One of the things I figured out was that the Iranians had to have people in the fight because you don’t shoot artillery without someone calling the rounds, calling it where it lands and adjusting fire, and usually you don’t let other folk do that for you. I’d also worked out that the Iranians were intervening in the war.
The other place they were shooting was into the Kalidasa basin. There’s a range of hills and there’s a basin, and there’s another range of hills right back –into the Iranian-Iraqi border. It was the Iranian artillery fire — they once had five artillery pieces firing out of a place north of Sanandaj — that was keeping the Iraqis out of this area. That was what was protecting the Kurds on their last line of hills.
But this was getting a lot closer to being all-out war between Iranians and Iraqis than just covert support for the Kurds. Yet frankly, if the Iranians didn’t keep up the artillery fire the Kurds were going to lose. But if they didn’t stop intervening there was a real risk of an outbreak of war with the Iraqis.
I think this was far more direct risk than the Shah had ever planned on, although that’s entirely surmise on my part. What I do know is that everybody that I talked to in those days expected the war to be much more a model of the previous Kurdish rebellion where the Kurds were able to take back positions in the winter, where the war went on year by year in kind of a stalemate, and where it would take a much larger Iraqi operation than they were likely to be able to mount to really bring it to a close. That simply was not what happened.
The Kurds were steadily losing the war from late ’74 right into when the Algiers Agreement was signed that cut off Iranian support and led to their collapse. After that there was a massive migration of Kurds into Iran, and that’s when I got to know a lot of the Kurdish leaders that I was later to work with in Iraq.
“There were a lot of tribal issues that moved into politics”
There were Iranian Kurds — that is, Kurds who were native to Iran — but these were Iraqi Kurds. And of course Iraqi Kurds could communicate in Kurdish with the Iranian Kurds, but the Iraqi Kurds mostly speak Arabic as a second language while Iranian Kurds also have Farsi. And there were some Kurds who spoke different dialects but they could all talk to each other easily enough.
There are various differences. There are tribal differences and other things. In fact, the Kurds are a very divided people in tribal terms. I did a study once when I was in Tabriz of Kurdish rebellions in Iran, Iraq, Syria, and Turkey during the early part of the 20th century. And one of the distinguishing features was that they could never manage to get a rebellion going on two sides of the same border at the same time so that they were never able to have any kind of secure base area or a situation where the Kurds on one side of the border would be helping the other side.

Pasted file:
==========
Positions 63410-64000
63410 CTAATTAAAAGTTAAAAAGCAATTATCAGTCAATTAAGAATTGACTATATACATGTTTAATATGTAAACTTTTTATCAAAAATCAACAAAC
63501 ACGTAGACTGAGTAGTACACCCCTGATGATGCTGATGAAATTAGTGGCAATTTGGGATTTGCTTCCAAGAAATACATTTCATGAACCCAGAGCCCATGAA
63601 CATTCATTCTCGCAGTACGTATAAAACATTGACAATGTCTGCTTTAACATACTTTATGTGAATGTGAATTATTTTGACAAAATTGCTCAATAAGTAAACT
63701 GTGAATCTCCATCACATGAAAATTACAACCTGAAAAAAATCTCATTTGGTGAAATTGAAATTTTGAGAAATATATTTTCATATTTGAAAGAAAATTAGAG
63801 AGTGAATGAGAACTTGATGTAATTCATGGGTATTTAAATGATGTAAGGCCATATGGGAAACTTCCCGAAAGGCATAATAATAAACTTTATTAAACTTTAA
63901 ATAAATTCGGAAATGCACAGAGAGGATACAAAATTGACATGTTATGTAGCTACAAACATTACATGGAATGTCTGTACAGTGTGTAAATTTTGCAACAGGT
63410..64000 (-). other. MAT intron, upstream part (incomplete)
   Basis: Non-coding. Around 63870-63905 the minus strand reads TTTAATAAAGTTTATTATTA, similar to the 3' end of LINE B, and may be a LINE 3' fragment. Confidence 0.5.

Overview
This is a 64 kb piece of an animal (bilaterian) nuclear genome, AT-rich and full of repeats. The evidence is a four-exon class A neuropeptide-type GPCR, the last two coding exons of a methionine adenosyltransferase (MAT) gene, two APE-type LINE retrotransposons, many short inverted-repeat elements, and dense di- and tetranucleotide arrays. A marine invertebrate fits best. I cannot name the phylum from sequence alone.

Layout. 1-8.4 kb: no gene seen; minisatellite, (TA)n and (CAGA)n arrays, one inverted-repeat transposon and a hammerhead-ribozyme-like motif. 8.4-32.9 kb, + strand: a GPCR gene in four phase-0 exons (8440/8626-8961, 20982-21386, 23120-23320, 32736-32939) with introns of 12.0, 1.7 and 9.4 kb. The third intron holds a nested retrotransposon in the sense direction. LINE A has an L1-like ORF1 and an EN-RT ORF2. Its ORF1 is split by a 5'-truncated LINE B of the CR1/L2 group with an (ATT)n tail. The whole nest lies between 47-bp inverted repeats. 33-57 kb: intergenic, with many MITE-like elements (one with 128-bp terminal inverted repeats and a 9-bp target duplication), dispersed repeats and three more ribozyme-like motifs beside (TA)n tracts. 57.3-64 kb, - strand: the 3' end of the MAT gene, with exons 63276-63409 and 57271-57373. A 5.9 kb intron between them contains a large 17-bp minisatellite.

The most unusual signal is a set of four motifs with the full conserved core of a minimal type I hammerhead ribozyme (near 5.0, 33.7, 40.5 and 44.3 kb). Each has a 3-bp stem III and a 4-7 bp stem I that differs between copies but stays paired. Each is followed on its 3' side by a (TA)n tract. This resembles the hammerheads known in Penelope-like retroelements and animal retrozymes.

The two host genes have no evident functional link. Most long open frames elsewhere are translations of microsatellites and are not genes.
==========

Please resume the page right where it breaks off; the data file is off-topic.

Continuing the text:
In fact, one of the distinguishing features of the ’74 rebellion was that it did bring together groups that have fought against each other. Talabani’s PUK, Popular Union of Kurdistan, is much more of an intellectual, somewhat left-leaning urban intelligencia. Barzani’s KDP (Kurdistan Democratic Party) was much more of a tribal group based around the Barzani tribe.
And in fact, some of the Kurds that fought for Saddam and against the rebellion were tribal enemies of the Barzani tribe. There were a lot of tribal issues that moved into politics. It wasn’t all about nationalism, by any means.
“I used to travel with a pistol in my briefcase”
I called on all the governors and many other officials. There was wide variation. Some would tell me a lot, some would tell me very little. I remember the district governor in Piranshahr would tell me nothing. And the district guy out in Sardasht would tell me all kinds of things.
So the only reason I would travel up to Piranshahr, which was a whole day’s trip out and back, would be to make it a little fuzzy that one guy was talking to me more fully than another. But I got to know quite a few of those guys, yes.
Hamedan city was in our area as well as Rasht where the Russians had a consulate. I remember having cold whiskey at 10:00 in the morning calling on the Russian consul in Rasht. And then having a really, really bad drive over bad roads, which was particularly hard on the stomach after having done Georgian wine and Russian whiskey and God knows what, before lunch.
Diplomat life was definitely better in those days, although there was a terrorist threat in Iran. However, Tehran was worse.
There was one successful assassination of American officials in Tehran every one of the three years that I was in Iran. One was two Air Force guys. One was a Defense Attaché. I think the third was couple of contractors, all of them guilty of the first sin of counter security, not varying their routes and times.
But a year or two before I got to Tabriz, my predecessor had had a bomb thrown up the balcony of the room he was staying in, in Mahabad. We hadn’t had any immediate threat for some time, although there was periodic information that there would be threats in our area. I used to travel with a pistol in my briefcase.
In fact, I remember once I was coming back from a trip and I was dozing in the front seat of the Carryall, which was my normal way of traveling, and I suddenly felt the vehicle slowing. I sort of groggily woke up and I looked up and there was a herd of sheep going across the road.
There was a car parked on the side of this very narrow diked-up road that you couldn’t drive off of easily. And the car was stopped with the driver standing outside the car for no apparent reason on the roadside of the car, smoking a cigarette.
It just looked like a classic ambush. That herd of sheep was going to bring us to a halt exactly next to this stopped car with the guy smoking a cigarette right next to my window. And you know, having come out of Vietnam not too long before, I looked at this setup and boy, did I come awake in a hurry.
And I had that briefcase open and I had my hand on the pistol and the sheep passed, and the fellow smoked his cigarette. Thank goodness he didn’t ask me for a light or I’d have probably blown him away.
I kept swiveling my head to look for people coming up from behind the dyke behind us. Absolutely nothing happened. The herd of sheep passed, the man finished his cigarette, and we drove on. But I didn’t sleep for a while.